Mid-Atlantic also operates the Tilbury Road Associates owned wharf with 540 feet (160 m) of berthing space, utility connections for refrigerated containers, and 13 acres (5.3 ha) of open storage space on the west side of Barber's Basin.
Port Inland Distribution Network
The Port Inland Distribution Network involves new or expanded transportation systems for redistribution by barge and rail for the shipped goods and containers that are delivered at area ports in an effort to curtail the use of trucks and their burden on the environment, traffic, and highway systems. The Port Authority of New York and New Jersey (PANYNJ), New Jersey Department of Transportation (NJDOT), and Delaware Valley Regional Planning Commission (DVRPC), are involved in initiatives to review and develop this network.
While it was determined that Salem was not an ideal location within the program for handling container shipping for intermodal freight transport, a private sector service provider began in 2010 the short sea shipping of aggregate products with a barge service between Salem and Tremley Point, Linden on the Arthur Kill in the Port of New York and New Jersey. It addresses a critical missing link in multimodal freight transport between ports in the Delaware Valley and the Northern New Jersey's urban Gateway Region.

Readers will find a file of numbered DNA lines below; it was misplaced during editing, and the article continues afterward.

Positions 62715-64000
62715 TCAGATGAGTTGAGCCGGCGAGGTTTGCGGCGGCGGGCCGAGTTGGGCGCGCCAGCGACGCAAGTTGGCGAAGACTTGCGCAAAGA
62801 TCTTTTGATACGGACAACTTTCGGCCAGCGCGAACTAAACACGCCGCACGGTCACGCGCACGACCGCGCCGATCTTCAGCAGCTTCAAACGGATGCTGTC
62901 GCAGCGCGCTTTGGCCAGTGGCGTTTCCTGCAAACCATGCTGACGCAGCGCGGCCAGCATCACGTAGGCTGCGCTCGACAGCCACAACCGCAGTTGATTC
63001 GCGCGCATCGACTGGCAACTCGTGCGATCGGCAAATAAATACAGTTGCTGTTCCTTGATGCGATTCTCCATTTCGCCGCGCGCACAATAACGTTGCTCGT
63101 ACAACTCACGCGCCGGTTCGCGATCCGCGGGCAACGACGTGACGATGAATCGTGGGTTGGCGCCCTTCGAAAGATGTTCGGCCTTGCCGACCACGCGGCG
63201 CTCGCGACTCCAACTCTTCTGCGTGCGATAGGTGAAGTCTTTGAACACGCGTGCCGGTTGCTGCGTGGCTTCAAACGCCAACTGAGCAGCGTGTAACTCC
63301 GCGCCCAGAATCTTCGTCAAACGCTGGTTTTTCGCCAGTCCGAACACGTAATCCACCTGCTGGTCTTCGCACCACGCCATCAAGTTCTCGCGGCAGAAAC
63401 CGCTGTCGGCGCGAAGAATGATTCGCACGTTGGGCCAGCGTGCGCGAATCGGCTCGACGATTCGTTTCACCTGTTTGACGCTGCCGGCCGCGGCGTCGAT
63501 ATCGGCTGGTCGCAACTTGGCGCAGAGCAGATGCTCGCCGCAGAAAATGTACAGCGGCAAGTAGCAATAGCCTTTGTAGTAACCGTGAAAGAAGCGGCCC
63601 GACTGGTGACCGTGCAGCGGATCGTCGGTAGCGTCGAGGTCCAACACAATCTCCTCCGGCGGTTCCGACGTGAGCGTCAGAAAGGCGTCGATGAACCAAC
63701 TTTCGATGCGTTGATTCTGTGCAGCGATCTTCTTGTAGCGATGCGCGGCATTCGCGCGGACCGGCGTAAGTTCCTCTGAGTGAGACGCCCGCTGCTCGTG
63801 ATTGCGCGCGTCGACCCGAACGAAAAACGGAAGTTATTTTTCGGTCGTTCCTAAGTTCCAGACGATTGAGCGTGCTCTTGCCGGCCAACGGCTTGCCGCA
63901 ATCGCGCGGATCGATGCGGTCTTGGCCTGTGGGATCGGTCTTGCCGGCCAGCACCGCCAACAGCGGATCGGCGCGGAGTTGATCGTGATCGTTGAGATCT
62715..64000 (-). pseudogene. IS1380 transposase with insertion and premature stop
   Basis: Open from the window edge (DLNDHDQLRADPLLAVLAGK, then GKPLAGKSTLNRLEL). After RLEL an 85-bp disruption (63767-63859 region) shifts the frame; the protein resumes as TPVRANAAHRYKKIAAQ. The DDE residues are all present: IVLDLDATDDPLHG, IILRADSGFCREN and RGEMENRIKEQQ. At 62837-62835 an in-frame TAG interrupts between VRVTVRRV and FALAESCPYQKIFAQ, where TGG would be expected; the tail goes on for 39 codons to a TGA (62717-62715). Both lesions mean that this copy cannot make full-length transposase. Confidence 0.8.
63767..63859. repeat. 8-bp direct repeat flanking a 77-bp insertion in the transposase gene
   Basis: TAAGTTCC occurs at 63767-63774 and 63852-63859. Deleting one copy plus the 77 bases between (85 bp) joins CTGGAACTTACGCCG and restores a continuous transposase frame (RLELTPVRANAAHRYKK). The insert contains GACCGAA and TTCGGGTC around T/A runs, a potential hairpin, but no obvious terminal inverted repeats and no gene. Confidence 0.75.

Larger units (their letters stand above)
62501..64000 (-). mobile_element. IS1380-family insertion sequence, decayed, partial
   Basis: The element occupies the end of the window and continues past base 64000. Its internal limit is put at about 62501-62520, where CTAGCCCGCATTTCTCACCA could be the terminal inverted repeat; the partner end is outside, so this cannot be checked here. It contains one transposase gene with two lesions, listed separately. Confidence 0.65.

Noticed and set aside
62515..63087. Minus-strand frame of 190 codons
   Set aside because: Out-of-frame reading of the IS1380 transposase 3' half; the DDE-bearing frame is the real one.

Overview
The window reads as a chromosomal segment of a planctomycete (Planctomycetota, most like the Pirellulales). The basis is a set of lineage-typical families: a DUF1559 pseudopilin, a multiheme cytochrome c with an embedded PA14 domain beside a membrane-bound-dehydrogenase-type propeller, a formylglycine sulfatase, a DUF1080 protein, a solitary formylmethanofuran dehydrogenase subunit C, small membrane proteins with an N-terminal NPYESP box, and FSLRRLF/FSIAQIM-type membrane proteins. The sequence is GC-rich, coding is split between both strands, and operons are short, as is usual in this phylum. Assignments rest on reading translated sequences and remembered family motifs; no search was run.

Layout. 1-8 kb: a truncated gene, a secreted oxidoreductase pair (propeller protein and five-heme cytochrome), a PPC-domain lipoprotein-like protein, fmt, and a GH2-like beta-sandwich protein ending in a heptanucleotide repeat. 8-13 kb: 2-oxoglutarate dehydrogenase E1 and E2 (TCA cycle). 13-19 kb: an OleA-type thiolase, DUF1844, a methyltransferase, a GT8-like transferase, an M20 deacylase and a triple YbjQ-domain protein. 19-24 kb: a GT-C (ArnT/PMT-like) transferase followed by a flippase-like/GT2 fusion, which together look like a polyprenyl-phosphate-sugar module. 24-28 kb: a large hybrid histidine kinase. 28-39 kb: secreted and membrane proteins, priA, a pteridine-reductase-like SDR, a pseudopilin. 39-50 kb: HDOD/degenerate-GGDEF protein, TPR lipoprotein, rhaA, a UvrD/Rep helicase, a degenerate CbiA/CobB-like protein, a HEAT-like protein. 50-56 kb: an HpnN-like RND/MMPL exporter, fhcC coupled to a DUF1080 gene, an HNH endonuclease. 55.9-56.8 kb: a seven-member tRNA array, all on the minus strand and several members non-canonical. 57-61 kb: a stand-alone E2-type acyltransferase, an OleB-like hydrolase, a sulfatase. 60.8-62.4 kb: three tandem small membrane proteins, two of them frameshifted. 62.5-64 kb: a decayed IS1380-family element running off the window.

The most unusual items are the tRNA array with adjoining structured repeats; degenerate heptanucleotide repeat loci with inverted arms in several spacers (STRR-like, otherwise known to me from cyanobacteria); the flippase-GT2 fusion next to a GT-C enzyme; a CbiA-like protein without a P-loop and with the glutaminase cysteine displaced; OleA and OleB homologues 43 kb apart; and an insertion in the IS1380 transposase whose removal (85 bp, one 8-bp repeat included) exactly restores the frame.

America's Marine Highway is a similar US Department of Transportation initiative to capitalize on US waterways for the transport of goods for which NJDOT applied and received approval for review and potential development of their initiative into a federally supported project. Salem would be considered for increased transportation by shipping vessels to customers along the East Coast.
Ferry and boating
Barber's Basin is a marina between the two wharfs operated by Mid-Atlantic Shipping and Stevedoring. It is home to the United States Coast Guard Small Salem Station, a seasonal unit in operation from late May to mid-October. In 2013, the Coast Guard reduced staffing from daily to weekend operations. The private docks of the Salem Boating Club, across the river in Pennsville, also serve pleasure craft.
Delaware River and Bay Authority's Three Forts Ferry Crossing was renamed the Delaware City–Salem Ferry in 2013 to reflect changes in service due to Hurricane Sandy damages. The seasonal service, rather than traveling to Fort Mott, departs from Barber's Basin with service across the river to Delaware City, which has the nearby Fort DuPont State Park, with connecting service to Fort Delaware on Pea Patch Island effective May 4, 2013 for the summer seasonal service. The ferry returned to serving Fort Mott on its previous route (instead of Salem) in 2015 and is now called the Forts Ferry Crossing.